'Black Swan' Was the Film That Showed Me I'm Not Alone
Striving for perfection can drive you insane, but I didn't realize just how insane I'd become until I watched Darren Aronofsky's film.
This post originally appeared on VICE UK.
We're often afraid of admitting how much we've been shaped by the culture that surrounds us. To submit to the idea that a mere film could alter some integral part of our being is essentially to admit that the "pure original" we defined ourselves as in the pages of our teenage diaries was a lie.
The depressing mire that is existential philosophy has taught us about the solitude of selfhood; we can reach out through the bars and try to cling to passing forms, but at the end of the day we're stuck inside the prison cell of our own brains with only our thoughts to keep us company. Pretty grim, and pretty much a recipe for crippling loneliness.
So it's natural for us to seek our own reflection, to crave that confirmation that we're not the only ones with all these strange thoughts and doubts that we can barely communicate to the outside world. Art, in all its forms, hopes to provide that confirmation. It's where the whole magic of the thing comes from; that single moment when a character, story or passing emotion seems ripped straight from the pages of your own soul. Like a sliver of light pouring through a crack in the wall, it shows us we're not alone.
The first time I saw Black Swan, I was sitting in the darkness of a cinema at 10AM in the morning, having volunteered to attend a press screening on behalf of my friend who ran the student radio station. He'd assured me there was no way a film about ballerinas was going to be anywhere near as traumatic as that other Darren Aronofsky movie I'd seen—Requiem for a Dream, the one where the old lady thinks the refrigerator is going to murder her.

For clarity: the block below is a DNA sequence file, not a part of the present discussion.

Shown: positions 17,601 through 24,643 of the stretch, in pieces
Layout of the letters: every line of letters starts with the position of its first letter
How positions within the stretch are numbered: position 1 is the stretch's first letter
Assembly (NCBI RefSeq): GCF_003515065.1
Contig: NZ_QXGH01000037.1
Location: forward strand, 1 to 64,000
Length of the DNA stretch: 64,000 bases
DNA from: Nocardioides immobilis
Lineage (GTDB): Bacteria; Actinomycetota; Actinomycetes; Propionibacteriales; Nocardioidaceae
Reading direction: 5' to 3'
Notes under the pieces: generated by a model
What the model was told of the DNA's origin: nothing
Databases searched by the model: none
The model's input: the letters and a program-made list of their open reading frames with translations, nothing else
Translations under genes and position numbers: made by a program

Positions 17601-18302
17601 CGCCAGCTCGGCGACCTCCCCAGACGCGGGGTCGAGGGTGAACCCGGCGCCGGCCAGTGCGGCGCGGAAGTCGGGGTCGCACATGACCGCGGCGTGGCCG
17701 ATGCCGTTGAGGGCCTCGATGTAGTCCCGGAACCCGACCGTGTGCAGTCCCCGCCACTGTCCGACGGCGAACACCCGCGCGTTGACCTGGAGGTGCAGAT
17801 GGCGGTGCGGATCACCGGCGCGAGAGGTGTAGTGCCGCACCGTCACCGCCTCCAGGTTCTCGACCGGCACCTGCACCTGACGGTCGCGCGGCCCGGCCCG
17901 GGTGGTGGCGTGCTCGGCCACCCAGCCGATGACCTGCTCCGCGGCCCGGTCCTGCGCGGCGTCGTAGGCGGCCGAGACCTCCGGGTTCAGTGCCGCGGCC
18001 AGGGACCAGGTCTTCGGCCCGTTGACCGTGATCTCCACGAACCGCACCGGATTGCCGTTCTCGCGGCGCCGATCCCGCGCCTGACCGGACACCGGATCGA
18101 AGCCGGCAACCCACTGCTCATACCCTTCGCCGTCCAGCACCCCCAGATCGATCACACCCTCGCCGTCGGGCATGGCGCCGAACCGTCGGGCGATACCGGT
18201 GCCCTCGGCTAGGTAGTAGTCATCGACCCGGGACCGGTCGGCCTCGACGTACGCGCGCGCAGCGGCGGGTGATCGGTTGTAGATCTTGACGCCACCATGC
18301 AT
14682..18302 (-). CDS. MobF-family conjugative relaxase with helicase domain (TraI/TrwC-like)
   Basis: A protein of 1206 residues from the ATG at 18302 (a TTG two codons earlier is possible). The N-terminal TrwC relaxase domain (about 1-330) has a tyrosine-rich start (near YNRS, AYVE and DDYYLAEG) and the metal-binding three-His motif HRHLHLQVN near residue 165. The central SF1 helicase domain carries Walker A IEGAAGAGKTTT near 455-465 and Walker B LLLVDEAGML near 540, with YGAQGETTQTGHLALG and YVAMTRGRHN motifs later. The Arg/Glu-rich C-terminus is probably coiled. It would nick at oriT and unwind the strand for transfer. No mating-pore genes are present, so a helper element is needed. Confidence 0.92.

How wrong he was.
To its credit, Black Swan is at least swift in granting success to its female protagonist, Nina Sayers (Natalie Portman in her Oscar-winning role), and she lands the lead role of the Swan Queen at an esteemed ballet company's production of Swan Lake early on. But the bar is high: Nina must dance both the parts of the virginal White Swan, whose precise turns Sayers naturally excels in, and the Black: her debauched, seductive double who possesses total freedom.
The Black Swan is the unattainable ideal, magnified by her jealousy towards her carefree cast-mate Lily (Mila Kunis) and out of reach because, in reality, Nina is so incredibly highly strung. Deep in denial, she struggles onwards in an act of such obsessive pursuit that she only constricts herself further, the victim of paranoid delusions. Victory will only be achieved through the complete destruction of reality, but the result is an act of such total insanity that Nina is left bleeding onto a crash mat on the opening night.
By that final moment, as the figure of Nina—so close to death—looks up to the gathered crowd and whispers, "I was perfect," I'd become a weeping, snot-filled wreck. This was full-blown ugly crying, the kind that shudders through your body and turns your face all blotted and red. Even my attempts to quietly exit the theater and keep my dignity proved futile, running straight, as I did, into the middle of my fellow audience members, still hysterical and embarrassed. They, on the other hand, blinked back into daylight unchanged.